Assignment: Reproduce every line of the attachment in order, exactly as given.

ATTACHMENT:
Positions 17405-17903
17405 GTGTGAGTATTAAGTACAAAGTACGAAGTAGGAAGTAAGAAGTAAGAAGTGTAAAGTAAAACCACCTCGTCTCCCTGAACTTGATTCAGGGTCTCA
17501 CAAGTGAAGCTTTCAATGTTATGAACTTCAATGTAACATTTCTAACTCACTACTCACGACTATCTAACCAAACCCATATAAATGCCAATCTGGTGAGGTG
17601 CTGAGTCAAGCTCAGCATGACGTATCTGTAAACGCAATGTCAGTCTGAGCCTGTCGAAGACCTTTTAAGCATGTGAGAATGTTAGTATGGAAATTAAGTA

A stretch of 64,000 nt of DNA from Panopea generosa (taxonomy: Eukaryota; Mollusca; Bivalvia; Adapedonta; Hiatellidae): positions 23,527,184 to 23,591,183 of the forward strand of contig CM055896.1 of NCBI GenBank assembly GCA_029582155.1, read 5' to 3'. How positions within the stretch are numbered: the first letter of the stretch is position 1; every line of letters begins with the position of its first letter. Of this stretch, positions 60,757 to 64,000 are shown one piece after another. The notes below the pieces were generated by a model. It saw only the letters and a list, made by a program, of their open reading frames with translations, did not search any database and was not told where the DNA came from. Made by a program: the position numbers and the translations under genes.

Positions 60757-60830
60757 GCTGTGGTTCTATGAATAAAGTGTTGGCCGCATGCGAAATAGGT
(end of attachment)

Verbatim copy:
Positions 17405-17903
17405 GTGTGAGTATTAAGTACAAAGTACGAAGTAGGAAGTAAGAAGTAAGAAGTGTAAAGTAAAACCACCTCGTCTCCCTGAACTTGATTCAGGGTCTCA
17501 CAAGTGAAGCTTTCAATGTTATGAACTTCAATGTAACATTTCTAACTCACTACTCACGACTATCTAACCAAACCCATATAAATGCCAATCTGGTGAGGTG
17601 CTGAGTCAAGCTCAGCATGACGTATCTGTAAACGCAATGTCAGTCTGAGCCTGTCGAAGACCTTTTAAGCATGTGAGAATGTTAGTATGGAAATTAAGTA

A stretch of 64,000 nt of DNA from Panopea generosa (taxonomy: Eukaryota; Mollusca; Bivalvia; Adapedonta; Hiatellidae): positions 23,527,184 to 23,591,183 of the forward strand of contig CM055896.1 of NCBI GenBank assembly GCA_029582155.1, read 5' to 3'. How positions within the stretch are numbered: the first letter of the stretch is position 1; every line of letters begins with the position of its first letter. Of this stretch, positions 60,757 to 64,000 are shown one piece after another. The notes below the pieces were generated by a model. It saw only the letters and a list, made by a program, of their open reading frames with translations, did not search any database and was not told where the DNA came from. Made by a program: the position numbers and the translations under genes.

Positions 60757-60830
60757 GCTGTGGTTCTATGAATAAAGTGTTGGCCGCATGCGAAATAGGT